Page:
TODAY: Microsoft thwarts new Russia political hacks on US; Syria refugees obstructed by lack of US cooperation; Russia will not be the first to put weapons in space; sanctions hurting emerging markets, Putin hopes for better ties, UK pushing for further measures; 762 extremism cases this year alone; Russians believe in sub-plot to destroy values; upcoming war games to be biggest since 1981.
Microsoft says it uncovered and thwarted new hacking attempts by Russian group Fancy Bear targeting US political groups and efforts to steal political data in advance of the midterm elections. Russia is accusing the US of hampering the repatriation process for Syrian refugees by refusing its assistance in restructuring the country that Russia itself has been shelling for years. Deputy Foreign Minister Sergei Ryabkov says Russia will not be the first country to put weapons in space, and wants Washington to take note. The US’ latest sanctions against Russia and Turkey have strongly affected emerging markets, pushing them two-and-a-half-year lows, but President Vladimir Putin is still hoping for an improvement in bilateral relations, says the Kremlin. The British Foreign Minister is on a trip to the US where he plans to call on the country to impose further sanctions on Russia over the Salisbury Novichok poisonings, for which no conclusive evidence linking Russia to the attacks has been presented.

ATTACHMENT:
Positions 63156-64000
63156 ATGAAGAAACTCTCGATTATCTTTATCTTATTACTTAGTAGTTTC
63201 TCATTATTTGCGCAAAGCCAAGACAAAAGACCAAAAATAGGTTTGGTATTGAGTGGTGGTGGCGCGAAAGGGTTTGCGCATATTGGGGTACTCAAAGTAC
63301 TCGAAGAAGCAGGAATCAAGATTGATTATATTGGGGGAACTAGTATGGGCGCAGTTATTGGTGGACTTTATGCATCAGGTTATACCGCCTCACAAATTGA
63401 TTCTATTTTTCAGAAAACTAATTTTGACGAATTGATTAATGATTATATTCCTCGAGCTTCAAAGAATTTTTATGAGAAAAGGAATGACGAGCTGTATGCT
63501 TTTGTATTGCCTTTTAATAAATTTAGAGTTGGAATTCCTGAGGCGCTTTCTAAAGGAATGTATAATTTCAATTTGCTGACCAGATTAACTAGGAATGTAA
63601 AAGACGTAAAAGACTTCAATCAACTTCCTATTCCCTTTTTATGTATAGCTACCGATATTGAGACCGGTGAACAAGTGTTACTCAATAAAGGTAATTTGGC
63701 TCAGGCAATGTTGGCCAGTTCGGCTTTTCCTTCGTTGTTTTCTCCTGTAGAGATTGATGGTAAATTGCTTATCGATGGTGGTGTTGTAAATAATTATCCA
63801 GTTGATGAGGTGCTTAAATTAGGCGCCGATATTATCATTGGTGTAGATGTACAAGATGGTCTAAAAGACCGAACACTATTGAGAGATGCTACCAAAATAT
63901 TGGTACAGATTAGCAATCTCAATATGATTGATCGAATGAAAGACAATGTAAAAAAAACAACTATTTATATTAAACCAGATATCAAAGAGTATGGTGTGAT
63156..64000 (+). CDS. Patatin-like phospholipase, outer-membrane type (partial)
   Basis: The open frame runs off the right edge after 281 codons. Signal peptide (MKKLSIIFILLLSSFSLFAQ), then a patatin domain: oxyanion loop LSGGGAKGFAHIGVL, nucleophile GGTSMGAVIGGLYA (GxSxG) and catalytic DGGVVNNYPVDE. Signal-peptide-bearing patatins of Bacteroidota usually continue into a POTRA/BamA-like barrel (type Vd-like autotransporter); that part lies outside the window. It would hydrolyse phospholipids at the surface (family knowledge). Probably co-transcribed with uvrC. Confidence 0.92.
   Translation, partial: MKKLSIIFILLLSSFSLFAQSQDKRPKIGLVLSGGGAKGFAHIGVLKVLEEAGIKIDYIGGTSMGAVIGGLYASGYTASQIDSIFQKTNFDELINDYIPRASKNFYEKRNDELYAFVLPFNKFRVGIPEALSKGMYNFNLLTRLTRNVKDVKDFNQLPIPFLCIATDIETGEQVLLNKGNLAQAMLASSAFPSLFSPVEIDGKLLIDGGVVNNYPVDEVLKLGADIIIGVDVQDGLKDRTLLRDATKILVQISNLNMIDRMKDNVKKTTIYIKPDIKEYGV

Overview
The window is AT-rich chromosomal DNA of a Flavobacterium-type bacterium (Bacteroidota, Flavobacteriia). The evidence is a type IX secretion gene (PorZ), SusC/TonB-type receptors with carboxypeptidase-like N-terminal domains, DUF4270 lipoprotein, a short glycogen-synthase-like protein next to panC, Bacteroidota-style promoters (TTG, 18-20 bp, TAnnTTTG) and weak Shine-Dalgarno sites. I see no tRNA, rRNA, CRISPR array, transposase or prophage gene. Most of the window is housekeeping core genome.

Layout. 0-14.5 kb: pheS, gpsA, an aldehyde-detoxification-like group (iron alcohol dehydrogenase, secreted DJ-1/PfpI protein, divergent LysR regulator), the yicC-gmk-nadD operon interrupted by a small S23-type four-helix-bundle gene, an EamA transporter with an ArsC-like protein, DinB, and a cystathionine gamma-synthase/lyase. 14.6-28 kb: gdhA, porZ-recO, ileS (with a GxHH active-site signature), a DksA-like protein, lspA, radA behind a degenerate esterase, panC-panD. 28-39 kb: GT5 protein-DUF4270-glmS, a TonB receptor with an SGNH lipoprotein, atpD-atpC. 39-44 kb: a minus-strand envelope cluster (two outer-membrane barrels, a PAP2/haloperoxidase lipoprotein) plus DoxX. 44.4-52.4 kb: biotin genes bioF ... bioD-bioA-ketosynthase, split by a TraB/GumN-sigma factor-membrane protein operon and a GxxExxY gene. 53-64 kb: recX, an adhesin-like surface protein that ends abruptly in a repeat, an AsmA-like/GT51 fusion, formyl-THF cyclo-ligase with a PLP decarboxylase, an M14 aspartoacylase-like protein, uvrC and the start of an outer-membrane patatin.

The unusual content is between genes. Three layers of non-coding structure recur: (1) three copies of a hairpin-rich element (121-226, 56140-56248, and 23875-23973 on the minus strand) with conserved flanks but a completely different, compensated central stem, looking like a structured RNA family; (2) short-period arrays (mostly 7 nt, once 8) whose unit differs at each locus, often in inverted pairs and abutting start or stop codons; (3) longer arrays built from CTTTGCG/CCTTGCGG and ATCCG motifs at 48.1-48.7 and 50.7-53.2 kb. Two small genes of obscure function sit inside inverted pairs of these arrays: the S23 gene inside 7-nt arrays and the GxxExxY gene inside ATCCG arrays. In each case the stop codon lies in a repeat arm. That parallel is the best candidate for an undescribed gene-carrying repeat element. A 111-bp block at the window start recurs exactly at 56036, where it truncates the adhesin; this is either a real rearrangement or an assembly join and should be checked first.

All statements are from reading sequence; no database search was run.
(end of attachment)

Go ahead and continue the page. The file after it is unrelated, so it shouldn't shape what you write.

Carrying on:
Human Rights Watch notes that Russian authorities have registered 762 cases this year alone under its new, “broad and vague” anti-extremism laws, mostly in response to posts on social media. A new survey from state-run VTsIOM found that most Russians believe that there is a plot to minimise Russia’s role in history and subvert its traditional values through “gay propaganda”. Russia’s next war games, to be held in Siberia, will be the biggest since 1981, and involve Chinese and Mongolian troops. Russian diplomats say that Maria Butina, the jailed Russian woman accused of spying in the US, is being mistreated in detention.
Poland continues to voice its dissent against the Nord Stream 2 pipeline.
PHOTO: Austria’s Foreign Minister Karin Kneissl dances with Russia’s President Vladimir Putin at her wedding in Gamlitz, Austria, August 18, 2018 (POOL)